There’s no question that hockey wouldn’t have evolved to the wonderful sport it is today if it wasn’t for change and adaptation, which is the main purpose behind the annual NHL general managers meeting.
In order to make hockey at its highest level become more enjoyable for the fans and safer for the players, the GMs of all 30 teams meet once a year to discuss a number of topics that might improve the game. Potential rule changes are always a hot-button topic at these meetings, and this year was no exception.
Specifically, hybrid icing was the biggest rule change that was discussed by the GMs earlier this week in Boca Raton, Florida, and in the end, it was the only change they were all united on.
As a result, the GMs will now be able to make a recommendation to the competition committee and ultimately seek the Board of Governors' approval in order for this new rule to be implemented next season.
So what exactly is hybrid icing?
Well, as the term "hybrid" suggests, it’s a combination of two different versions of the icing rule. There’s the way icing is currently called in the NHL, which requires a defending player to physically touch the puck after it has been shot past the goal line from the oppositions own side of center without touching anyone on the way.
Then there’s the way icing is called in literally every other hockey league, which simply requires the puck to be shot from behind center and cross the goal line without being touched on the way. There’s no need for a defenseman to hustle back to touch the puck and risk a dangerous neck injury from crashing into the boards during a race with an opposing forward.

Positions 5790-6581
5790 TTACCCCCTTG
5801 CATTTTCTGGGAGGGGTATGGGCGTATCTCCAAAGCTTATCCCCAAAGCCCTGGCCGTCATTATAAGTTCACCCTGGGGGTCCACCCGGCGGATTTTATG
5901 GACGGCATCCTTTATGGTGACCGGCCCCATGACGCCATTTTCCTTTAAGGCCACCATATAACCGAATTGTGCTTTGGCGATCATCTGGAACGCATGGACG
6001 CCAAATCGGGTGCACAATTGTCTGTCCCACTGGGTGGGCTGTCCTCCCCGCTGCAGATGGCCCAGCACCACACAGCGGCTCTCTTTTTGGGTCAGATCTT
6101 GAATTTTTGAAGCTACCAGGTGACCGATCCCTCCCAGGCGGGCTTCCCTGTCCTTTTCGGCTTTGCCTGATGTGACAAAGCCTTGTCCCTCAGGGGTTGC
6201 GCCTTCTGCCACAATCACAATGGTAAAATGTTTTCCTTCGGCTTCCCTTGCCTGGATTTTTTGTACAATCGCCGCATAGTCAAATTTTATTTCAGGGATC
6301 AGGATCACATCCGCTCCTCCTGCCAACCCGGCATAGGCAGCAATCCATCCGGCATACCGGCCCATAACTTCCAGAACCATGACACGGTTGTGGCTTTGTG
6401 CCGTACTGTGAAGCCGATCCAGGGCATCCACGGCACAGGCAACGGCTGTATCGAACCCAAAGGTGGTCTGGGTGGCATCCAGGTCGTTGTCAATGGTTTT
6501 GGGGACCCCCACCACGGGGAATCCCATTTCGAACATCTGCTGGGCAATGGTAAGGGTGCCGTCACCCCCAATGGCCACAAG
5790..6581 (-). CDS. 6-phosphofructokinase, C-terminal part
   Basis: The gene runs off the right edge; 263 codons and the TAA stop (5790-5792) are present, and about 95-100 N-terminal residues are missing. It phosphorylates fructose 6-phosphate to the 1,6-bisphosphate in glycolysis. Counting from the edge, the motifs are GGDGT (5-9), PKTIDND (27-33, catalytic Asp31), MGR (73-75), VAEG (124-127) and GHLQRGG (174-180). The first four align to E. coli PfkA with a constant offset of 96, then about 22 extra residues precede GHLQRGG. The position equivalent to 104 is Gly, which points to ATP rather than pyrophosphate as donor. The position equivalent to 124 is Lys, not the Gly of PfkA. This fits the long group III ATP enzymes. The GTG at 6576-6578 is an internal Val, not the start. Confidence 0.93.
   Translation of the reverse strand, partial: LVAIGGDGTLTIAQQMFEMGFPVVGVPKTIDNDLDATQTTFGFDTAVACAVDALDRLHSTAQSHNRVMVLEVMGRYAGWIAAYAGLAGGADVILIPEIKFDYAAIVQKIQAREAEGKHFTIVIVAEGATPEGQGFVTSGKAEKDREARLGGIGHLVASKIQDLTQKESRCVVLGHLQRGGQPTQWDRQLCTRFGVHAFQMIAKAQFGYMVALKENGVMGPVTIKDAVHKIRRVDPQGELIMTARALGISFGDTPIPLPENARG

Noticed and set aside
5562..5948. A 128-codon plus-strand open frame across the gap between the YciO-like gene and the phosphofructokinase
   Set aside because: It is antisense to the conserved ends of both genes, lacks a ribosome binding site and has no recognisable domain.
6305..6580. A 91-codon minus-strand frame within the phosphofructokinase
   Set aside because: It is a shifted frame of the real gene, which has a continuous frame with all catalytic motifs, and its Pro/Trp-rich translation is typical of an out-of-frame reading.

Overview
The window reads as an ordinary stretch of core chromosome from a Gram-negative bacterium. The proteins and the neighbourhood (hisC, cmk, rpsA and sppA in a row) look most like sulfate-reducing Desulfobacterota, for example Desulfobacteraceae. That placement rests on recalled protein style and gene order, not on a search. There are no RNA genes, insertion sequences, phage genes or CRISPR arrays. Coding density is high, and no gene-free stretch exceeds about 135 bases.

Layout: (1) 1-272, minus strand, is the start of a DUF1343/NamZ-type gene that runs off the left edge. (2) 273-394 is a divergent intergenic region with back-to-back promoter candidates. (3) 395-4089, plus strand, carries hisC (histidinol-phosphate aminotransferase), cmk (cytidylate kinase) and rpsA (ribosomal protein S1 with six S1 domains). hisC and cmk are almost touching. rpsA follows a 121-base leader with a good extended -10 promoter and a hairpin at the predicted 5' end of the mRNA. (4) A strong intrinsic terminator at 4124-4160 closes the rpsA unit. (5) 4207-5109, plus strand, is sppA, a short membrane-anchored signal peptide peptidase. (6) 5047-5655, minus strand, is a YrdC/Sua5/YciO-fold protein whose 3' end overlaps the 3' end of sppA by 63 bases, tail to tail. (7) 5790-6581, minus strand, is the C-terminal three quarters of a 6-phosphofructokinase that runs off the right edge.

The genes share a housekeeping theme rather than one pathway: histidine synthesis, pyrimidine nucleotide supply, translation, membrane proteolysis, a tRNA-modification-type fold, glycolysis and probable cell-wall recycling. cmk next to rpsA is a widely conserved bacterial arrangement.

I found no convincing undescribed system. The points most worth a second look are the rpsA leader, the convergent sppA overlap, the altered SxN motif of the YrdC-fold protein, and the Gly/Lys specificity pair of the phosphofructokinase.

This is known as the no-touch icing rule, and while the NHL doesn’t want to eliminate the possibility of long outlet passes off the end boards to an onrushing player, not to mention the excitement of two players racing to touch the puck first, the GMs appear to be finally taking a stand on what they feel are unnecessary injuries caused by these races.
As a result, the hybrid rule that’s being implemented now relies on the judgment of the linesman to decide which player looks as though they are going to win the race for the puck on a pending icing call once they reach the faceoff dot. If the defending player is ahead at the faceoff dot, the whistle is blown on a no-touch icing ruling. However, if the attacking player is ahead of the defender, the linesman goes by the current icing ruling.
This is good news for the safety of NHL players, which was a topic that was also discussed on a much larger scale throughout the three-day series of meetings in Boca Raton.
NHL Senior VP of Player Safety Brendan Shanahan made a presentation that analyzed hits and concussions and where the league is at with the issue of hits to the head. He provided statistics that broke down how many concussions come from clean hits in comparison to illegal hits and fights.
At the end of it all, it was revealed that the number of head injuries to players has neither increased or decreased from last season, but the fact that Shanahan and the rest of the NHL Department of Player Safety is doing more research than ever on how these head injuries are occurring is a step in the right direction.
Of course, there was also the looming issue of the pending expiration of the collective bargaining agreement. However, that topic was kept under wraps in order to put more of the focus on improving the game, which it appears is exactly what was done.
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